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Although endophthalmitis following cataract extraction is a rare complication (only 0.17% in the study by Norregaard et al presented in this issue of theBJO(p 102)), endophthalmitis is important because frequently it has a significant effect on visual function.
Outcomes of cataract surgery, including endophthalmitis, have been the subject of intense investigation in recent years, in part because cataract extraction is the most commonly performed surgery in adults in most developed nations. In response to significant regional variation in cataract surgery rates across the USA, the Cataract Patient Outcome Research Team (PORT), funded by the Agency for Health Care Policy and Research (AHCPR) in the USA, was established to assess variations in short term and long term outcomes and costs for treatment of cataracts.1 Their review of Medicare records from 1984 revealed endophthalmitis rates within 1 year of inpatient cataract surgery of 0.17% for intracapsular cataract extraction and 0.12% for extracapsular extraction or phacoemulsification.2 The PORT team found that the endophthalmitis rate within 1 year following outpatient cataract surgery performed in 1986 and 1987 was 0.08%.3
A review of the medical literature to 1991, published by the AHCPR Cataract Management Guideline Panel, found that endophthalmitis rates following cataract extraction varied from 0 to 1.89% among 12 studies, but that the confidence limits around the rates were very large owing to the relatively small size of the populations studied and the rarity of the event.4 The panel recommended the initiation of well designed, well controlled, and possibly randomised studies of alternative techniques for cataract surgery to address questions of safety. Results from such studies have not been reported in the medical literature, but there have been a number of articles related to endophthalmitis. A Medline search of 5 years of the medical literature from 1992 to 1996 using the MESH headings ‘endophthalmitis’ and ‘cataract extraction’ uncovered 142 articles, 42 (30%) of which were coded as case reports. The content of the articles varied and ranged from the case reports through to population based incidence estimates, risk factor analyses, and strategies for prophylaxis and treatment. In a review of endophthalmitis published in 1994, the authors concluded that multicentre clinical trials were necessary to assess the effectiveness of treatment regimens for endophthalmitis because the incidence is so low, but acknowledged that it was still doubtful that all possible variables could be accounted for.5 They called for a national reporting system as the first step in identifying factors for future prospective studies, but noted the possible reticence of surgeon participation in a register of adverse outcomes because of the issue of potential litigation.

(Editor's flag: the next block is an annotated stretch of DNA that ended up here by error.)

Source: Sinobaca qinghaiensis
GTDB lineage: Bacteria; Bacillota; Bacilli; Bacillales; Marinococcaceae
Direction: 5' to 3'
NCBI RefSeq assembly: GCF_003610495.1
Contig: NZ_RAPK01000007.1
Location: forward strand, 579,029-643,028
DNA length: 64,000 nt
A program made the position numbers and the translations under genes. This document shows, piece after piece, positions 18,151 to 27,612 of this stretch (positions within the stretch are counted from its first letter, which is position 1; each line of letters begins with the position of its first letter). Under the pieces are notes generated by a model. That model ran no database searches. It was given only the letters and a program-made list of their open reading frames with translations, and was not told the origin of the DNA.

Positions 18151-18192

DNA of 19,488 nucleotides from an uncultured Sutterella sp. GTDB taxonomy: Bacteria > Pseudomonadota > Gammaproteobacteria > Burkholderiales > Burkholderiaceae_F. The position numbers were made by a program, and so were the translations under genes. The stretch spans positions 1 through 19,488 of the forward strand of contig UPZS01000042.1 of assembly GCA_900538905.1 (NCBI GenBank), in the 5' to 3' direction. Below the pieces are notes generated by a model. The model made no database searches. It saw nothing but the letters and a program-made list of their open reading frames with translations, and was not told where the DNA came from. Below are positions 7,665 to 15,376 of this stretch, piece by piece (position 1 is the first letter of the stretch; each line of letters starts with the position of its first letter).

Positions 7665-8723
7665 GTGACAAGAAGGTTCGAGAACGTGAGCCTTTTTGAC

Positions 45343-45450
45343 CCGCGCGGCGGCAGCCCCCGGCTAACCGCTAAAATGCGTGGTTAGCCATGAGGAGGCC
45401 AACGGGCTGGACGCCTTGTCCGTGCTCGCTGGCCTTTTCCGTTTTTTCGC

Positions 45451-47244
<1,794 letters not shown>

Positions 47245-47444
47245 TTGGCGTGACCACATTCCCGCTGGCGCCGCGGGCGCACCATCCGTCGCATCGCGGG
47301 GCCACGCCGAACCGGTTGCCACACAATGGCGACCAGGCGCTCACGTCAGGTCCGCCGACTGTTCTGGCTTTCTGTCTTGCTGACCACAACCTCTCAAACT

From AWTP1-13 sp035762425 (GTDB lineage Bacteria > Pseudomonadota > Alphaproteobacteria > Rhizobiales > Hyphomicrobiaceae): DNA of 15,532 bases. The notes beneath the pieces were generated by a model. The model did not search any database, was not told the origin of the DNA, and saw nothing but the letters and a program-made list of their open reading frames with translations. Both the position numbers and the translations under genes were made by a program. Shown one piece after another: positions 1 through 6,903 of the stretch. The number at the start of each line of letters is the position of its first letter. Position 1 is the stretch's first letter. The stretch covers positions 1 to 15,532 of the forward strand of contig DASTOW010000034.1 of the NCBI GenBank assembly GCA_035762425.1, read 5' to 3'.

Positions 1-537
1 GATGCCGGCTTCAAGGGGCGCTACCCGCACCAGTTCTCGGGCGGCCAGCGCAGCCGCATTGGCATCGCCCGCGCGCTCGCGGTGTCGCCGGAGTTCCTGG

Although studies such as that reported by Norregaard and colleagues are very useful because they allow us to assess the effect of various healthcare systems on outcomes of cataract surgery, it is time for another systematic review of the literature in relation to endophthalmitis following cataract extraction. The Cochrane Collaboration prepares, maintains, and disseminates the results of systematic reviews of the effect of health care from reports in the medical literature (published and unpublished) to be used as the basis for evidence based decisions in health care.6 These systematic reviews are especially useful for rare outcomes, such as endophthalmitis, when no single study is likely to provide the answers necessary for rational evidence based clinical decision making because the incidence of endophthalmitis is so low.7 It is, nevertheless, very important because potentially it is one of the complications of cataract extraction that is the most visually disabling. With the overall success of cataract surgery very high, it is now important to elucidate the incidence, risk factors, and most effective treatment of the major complications of cataract extraction, including endophthalmitis. A systematic review of the extensive literature on endophthalmitis following cataract extraction could dramatically improve our understanding of this complication and save the vast resources that would be required to conduct a multicentred trial that is not assured of success. The results of a systematic review could also be used effectively to direct future prospective trials. The Cochrane Database of Systematic Reviews currently allows the rapid dissemination of results from completed reviews and in the future will allow the direct entry of data and immediate update of the register. The time has come for evidence based medicine, and management of endophthalmitis following cataract extraction is in need of an evidence base and systematic review.
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